28 February 2014
Health Minister Aaron Motsoaledi on Thursday unveiled a new sub-dermal implant contraceptive that, from June, will be freely available to South African women at state clinics countrywide.
The contraceptive device, which is implanted below the skin of the arm and is effective for up to three years, is expected to help reduce both the number of unwanted and teenage pregnancies and the number of maternal deaths in the country.
Motsoaledi unveiled the new device at the Ethafeni Clinic in Tembisa, east of Johannesburg during the launch of his department’s revised Contraceptive and Fertility Planning Policy and Service Delivery Guidelines.
Speaking at the launch, Motsoaledi said the National Development Plan (NDP) required all South Africans to work together to reduce the burden of disease, in particular of maternal and child mortality.
He said a committee tasked with visiting all hospitals, public and private, to collect data on women who died as a result of pregnancies, had found that 8% of the roughly one-million women who fell pregnant in South Africa every year were girls below the age of 18.
He said these minors were giving birth to 80 000 unplanned babies annually. “They contribute to 36% of all maternal deaths, because they are too young to fall pregnant. They easily die … due to issues like hypertension.”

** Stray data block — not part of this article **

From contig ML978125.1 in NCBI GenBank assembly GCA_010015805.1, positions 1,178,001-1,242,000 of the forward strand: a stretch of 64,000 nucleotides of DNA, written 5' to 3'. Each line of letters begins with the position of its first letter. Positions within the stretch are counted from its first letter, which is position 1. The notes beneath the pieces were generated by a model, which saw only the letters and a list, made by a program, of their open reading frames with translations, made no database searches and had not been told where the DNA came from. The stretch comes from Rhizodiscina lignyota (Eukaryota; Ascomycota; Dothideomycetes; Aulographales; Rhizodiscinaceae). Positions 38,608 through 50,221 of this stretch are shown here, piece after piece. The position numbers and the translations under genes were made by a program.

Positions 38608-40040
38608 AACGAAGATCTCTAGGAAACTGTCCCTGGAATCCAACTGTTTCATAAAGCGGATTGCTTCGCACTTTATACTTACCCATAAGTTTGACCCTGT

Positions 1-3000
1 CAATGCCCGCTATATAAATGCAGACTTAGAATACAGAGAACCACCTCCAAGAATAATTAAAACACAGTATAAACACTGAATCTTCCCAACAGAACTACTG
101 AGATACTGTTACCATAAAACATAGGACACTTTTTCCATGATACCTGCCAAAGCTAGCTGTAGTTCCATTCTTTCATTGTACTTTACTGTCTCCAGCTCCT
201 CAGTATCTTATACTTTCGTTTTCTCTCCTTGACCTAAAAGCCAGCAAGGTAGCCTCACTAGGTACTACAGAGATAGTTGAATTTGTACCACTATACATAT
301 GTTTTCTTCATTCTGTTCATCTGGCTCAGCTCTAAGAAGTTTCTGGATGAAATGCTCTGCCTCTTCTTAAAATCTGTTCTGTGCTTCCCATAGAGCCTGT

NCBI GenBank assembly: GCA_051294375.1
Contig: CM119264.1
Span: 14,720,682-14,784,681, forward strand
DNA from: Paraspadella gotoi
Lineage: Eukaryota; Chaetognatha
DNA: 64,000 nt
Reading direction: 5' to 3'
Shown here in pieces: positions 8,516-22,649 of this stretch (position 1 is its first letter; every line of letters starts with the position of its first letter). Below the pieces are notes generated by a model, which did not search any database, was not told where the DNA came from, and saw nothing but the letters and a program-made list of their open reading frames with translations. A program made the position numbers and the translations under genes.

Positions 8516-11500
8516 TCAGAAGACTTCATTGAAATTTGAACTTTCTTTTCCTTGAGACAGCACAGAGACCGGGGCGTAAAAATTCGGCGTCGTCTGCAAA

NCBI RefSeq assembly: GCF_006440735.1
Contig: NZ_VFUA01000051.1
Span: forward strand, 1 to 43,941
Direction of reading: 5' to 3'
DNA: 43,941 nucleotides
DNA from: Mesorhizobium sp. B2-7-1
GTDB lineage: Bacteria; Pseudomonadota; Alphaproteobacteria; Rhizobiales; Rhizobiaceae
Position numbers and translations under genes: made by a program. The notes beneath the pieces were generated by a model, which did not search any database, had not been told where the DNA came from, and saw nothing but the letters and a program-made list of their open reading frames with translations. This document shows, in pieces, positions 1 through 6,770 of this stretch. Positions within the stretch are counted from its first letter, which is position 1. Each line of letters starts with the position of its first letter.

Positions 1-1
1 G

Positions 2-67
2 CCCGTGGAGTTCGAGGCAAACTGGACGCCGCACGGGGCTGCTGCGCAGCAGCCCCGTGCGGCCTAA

However, the minister said, the new contraceptive was also meant for married women who were advised by their doctors not to fall pregnant again following previous pregnancy-related complications.
Once inserted, the device is effective for three years. “You no longer have to go to the hospital every three months, you’ll now go after three years. But if you want to have a baby before three years, you just come and ask us to remove it.”
Motsoaledi said 2 000 nurses had so far been trained on how to insert the device, and that 4 000 nurses would have been trained by the time the contraceptive become available at clinics from June.
Ntulikazi Mbatha (24) from Tembisa, who was one of the first recipients of the new device, said she was happy that there were no side-effects, unlike the injection, which she said had increased her appetite and led to weight gain.
“The most exciting part is that I won’t default or have to go the clinic every three months – my next visit to the clinic will be 2016,” Mbatha said. “With the device I can plan my future properly, and I think it would be good for teenagers to use it as well so that they can finish their studies.”
Social Development Minister Bathabile Dlamini described the device as liberating for women. “This gives us an opportunity to respond to the challenges that we are facing. With this [device] our children will finish school and take care of families out of poverty … It’s freedom for our children.”
Deputy Economic Development Minister Hlengiwe Mkhize said that if young girls were prevented from falling pregnant they could remain in school and complete their studies. “We endorse this initiative … It will contribute to the economy of the country.”